Questions for Critical Thinking
Describe how a shift in the economy has created a new career path for accounting
How might forensic accounting
change the world of business?
Sources: ?Forensic Accounting
,? PricewaterhouseCoopers New Zealand, http://www.pwc.com/nz, accessed June 1, 2010; Tracy L. Coenen, ?Enron: The Good, the Bad, and the Ugly,? Sequence Inc., http://www.sequence?inc.com, accessed June 1, 2010; James A. DiGabriele, ?Applying Forensic
Skepticism to Lost Profits Valuations,? Journal of Accountancy, April 2010, http://www.journalofaccountancy.com; Bob Trompeter, ?Why Do You Need a Forensic
Accountant Hired Gun?? Hutson Resource Group, February 23, 2010, http://hutsonresourcegroup.com; Rick Romell, ?Accountants Who Focus on Fraud,? Milwaukee Journal Sentinel, January 24, 2010, http://www.jsonline.com.
Certified public accountants (CPAs) demonstrate their accounting
knowledge by meeting state requirements for education and experience and successfully completing a number of rigorous tests in accounting
theory and practice, auditing, law, and taxes. Other accountants who meet specified educational and experience requirements and pass certification exams carry the title certified management accountant, certified fraud examiner, or certified internal auditor.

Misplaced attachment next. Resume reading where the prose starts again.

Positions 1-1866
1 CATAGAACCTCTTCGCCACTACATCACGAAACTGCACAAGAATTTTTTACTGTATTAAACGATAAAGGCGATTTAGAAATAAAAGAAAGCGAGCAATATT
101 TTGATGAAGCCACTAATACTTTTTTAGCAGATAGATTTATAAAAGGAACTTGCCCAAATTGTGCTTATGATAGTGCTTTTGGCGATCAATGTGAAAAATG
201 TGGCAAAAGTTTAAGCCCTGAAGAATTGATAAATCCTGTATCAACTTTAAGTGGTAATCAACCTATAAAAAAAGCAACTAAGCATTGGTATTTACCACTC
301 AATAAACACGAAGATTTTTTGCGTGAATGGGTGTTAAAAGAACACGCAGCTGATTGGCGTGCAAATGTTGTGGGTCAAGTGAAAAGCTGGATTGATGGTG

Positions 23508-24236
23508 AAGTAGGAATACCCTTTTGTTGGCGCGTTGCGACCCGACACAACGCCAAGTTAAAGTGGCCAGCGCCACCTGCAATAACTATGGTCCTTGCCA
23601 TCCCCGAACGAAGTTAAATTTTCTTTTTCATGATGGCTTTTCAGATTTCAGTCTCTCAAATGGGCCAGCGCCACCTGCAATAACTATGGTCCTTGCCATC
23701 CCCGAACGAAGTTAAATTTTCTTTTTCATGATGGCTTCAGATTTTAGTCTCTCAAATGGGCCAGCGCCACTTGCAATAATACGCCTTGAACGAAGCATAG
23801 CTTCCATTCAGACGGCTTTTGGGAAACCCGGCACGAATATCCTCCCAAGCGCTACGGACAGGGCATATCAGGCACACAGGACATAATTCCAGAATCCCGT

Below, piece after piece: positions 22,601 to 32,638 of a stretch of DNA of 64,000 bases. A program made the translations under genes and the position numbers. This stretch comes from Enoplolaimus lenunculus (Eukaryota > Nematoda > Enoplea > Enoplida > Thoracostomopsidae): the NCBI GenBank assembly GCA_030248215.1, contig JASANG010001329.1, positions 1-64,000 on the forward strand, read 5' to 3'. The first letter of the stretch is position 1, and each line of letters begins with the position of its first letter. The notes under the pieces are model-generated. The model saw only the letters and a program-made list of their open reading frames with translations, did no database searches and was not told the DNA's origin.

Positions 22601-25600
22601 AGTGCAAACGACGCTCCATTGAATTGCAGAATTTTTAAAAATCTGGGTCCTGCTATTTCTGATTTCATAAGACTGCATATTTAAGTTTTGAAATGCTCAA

An accountant employed by a business other than a public accounting
firm is called a management accountant. Such a person collects and records financial transactions and prepares financial statements used by the firm's managers in decision making. Management accountants provide timely, relevant, accurate, and concise information that executives can use to operate their firms more effectively and more profitably than they could without this input. In addition to preparing financial statements, a management accountant plays a major role in interpreting them. A management accountant should provide answers to many important questions:
Where is the company going?
What opportunities await it?
Do certain situations expose the company to excessive risk?
Does the firm's information system provide detailed and timely information to all levels of management?